Corn up with fresh export demand
January 23, 2020 By John Perkins Filed Under: Closing Futures / Livestock Briefs, Crops Markets, Market News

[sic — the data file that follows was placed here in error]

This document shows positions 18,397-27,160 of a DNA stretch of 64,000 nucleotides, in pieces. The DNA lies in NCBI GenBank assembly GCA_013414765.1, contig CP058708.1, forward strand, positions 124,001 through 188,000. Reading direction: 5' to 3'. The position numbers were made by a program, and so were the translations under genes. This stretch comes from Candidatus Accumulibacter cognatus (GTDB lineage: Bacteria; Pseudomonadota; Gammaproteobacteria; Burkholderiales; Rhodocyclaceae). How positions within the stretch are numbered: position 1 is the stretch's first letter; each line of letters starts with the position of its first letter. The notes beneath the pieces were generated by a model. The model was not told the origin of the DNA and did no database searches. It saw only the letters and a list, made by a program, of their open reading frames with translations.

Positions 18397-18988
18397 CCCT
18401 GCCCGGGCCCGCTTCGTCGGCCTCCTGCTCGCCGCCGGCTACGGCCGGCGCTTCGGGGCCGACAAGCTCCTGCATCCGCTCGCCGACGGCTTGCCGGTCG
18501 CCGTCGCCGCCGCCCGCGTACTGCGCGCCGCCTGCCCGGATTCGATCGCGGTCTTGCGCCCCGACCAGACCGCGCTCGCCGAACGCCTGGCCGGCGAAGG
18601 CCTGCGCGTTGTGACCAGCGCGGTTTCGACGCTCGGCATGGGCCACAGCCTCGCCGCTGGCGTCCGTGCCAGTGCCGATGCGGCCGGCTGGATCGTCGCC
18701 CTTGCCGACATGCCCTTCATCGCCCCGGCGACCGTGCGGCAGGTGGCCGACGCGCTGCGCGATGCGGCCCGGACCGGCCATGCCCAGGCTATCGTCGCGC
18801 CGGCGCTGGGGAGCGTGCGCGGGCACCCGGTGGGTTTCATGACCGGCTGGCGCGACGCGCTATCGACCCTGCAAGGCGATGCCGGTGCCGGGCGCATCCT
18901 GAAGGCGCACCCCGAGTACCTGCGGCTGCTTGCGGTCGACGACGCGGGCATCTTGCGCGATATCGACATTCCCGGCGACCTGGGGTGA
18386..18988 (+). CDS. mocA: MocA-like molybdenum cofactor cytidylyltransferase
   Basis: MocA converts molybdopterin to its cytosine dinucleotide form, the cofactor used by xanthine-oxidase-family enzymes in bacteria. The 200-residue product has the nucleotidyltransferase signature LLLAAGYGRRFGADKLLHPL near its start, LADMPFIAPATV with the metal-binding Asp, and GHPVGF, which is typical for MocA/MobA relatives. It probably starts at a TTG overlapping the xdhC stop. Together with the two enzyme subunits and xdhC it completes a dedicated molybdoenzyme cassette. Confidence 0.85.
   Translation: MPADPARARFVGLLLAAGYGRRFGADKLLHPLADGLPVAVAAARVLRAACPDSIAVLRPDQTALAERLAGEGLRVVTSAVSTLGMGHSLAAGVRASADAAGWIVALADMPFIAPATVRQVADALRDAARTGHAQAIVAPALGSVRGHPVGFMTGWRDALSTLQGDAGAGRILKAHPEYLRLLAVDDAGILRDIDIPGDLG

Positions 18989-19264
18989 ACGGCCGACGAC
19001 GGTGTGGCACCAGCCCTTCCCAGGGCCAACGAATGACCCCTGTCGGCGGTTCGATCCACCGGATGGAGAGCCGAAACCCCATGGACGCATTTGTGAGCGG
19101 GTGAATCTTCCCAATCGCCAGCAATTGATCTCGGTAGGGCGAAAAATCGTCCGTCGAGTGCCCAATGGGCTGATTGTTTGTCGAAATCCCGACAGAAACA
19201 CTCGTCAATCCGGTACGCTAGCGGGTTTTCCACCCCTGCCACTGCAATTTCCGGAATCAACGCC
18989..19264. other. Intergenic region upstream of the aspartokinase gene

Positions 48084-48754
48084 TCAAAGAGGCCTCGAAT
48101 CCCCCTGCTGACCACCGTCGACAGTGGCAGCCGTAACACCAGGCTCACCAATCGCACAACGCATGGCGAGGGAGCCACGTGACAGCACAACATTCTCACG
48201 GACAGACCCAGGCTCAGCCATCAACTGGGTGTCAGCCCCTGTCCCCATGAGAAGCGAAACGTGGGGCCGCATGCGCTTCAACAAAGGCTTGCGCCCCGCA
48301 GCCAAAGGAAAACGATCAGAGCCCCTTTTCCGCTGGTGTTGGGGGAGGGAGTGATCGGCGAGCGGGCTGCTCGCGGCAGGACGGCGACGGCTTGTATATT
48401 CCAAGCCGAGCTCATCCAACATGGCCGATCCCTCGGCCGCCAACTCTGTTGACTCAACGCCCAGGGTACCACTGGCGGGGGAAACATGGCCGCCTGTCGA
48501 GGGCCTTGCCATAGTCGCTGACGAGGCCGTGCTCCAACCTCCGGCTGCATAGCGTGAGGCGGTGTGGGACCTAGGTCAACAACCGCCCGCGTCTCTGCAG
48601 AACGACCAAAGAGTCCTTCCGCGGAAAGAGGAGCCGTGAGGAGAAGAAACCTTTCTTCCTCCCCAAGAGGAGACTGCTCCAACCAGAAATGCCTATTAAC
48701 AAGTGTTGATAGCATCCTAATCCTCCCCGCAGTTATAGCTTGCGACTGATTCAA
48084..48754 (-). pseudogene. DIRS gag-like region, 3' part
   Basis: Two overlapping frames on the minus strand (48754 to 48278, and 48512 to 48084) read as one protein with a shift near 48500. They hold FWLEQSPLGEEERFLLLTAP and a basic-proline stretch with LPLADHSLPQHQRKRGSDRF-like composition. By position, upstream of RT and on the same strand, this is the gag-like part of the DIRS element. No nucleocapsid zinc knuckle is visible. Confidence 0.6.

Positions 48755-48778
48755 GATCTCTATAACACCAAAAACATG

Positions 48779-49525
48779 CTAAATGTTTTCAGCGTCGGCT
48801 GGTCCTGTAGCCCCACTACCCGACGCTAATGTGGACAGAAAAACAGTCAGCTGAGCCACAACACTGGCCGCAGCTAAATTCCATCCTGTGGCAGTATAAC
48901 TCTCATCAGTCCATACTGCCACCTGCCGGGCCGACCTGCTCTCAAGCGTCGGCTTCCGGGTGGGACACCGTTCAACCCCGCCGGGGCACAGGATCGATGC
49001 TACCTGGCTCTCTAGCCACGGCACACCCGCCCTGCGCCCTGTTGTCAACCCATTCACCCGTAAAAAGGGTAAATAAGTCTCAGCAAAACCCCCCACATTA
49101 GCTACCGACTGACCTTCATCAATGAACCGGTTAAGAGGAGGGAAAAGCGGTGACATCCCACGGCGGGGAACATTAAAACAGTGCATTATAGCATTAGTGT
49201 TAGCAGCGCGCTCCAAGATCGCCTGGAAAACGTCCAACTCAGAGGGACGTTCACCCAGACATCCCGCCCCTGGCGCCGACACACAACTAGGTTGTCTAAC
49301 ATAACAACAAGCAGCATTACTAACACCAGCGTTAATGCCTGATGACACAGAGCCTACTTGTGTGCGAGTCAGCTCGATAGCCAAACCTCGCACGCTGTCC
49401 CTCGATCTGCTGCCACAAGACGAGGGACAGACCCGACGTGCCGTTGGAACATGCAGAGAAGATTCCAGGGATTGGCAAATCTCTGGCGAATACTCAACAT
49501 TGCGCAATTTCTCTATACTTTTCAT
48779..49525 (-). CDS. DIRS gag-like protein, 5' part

Soybeans were modestly lower on fund and technical selling. Still no indication of increased demand from China ahead of the Lunar New Year celebrations starting this week. All indications are, China has near term needs generally covered, with South American supplies expected to start increasing over the next several weeks and the uncertainty about the full impact of the current coronavirus outbreak is also contributing to the demand questions. The trade is watching harvest activity in Brazil and crop conditions in Argentina. Drier weather is expected to help harvest activity speed up in Brazil, and yields have been better than a year ago in some areas, while Argentina could see improved rainfall next week. Soybean meal was higher and bean oil was lower on the adjustment of product spreads. Corn was higher on short covering and technical buying. Guatemala and unknown destinations both bought U.S. corn Thursday morning, but overall, the pace of sales remains behind last marketing year. Guatemala purchased 143,948 tons, 114,224 for 2019/20 and 29,724 tons for 2020/21, while unknown destinations picked up 141,000 tons, all for 2019/20. The USDA’s weekly export numbers will be out Friday morning, delayed by Monday’s holiday. U.S. exports in general have been limited by increase competition from South America and Ukraine. Parts of Brazil are seeing planting delays for the second corn crop, the source of most of their exports, and parts of Argentina are dry. Ukraine remains a big player in the export game with some Asian feed manufacturers turning to that nation because of quality issues with the most recent U.S. crop. Ethanol futures were higher. The U.S. Energy Information Administration says ethanol production last week averaged 1.049 million barrels a day, down 46,000 from the previous week, while stocks were up 1.025 million barrels at 24.031 million. The wheat complex was mixed. The complex continues to monitor international prices and crop conditions, along with the effects of precipitation in the U.S. That precipitation is welcome for hard red winter, taking Kansas City steady to weak for the session, but some soft red winter areas are too wet, supporting Chicago. Minneapolis was weak, watching weather in the northern U.S. Plains ahead of spring wheat planting. The recent price strength in Europe and Russia provided a lot of support for U.S. futures, but caused contracts to be overbought and limited U.S. export competition. Still, the overall pace of sales for 2019/20 remains just ahead of 2018/19, even with that recent gain in price. Additionally, global stocks have gotten tighter. The USDA’s next set of supply and demand estimates is out February 11th. DTN says Japan bought 108,296 tons of food wheat from the U.S. and Canada.
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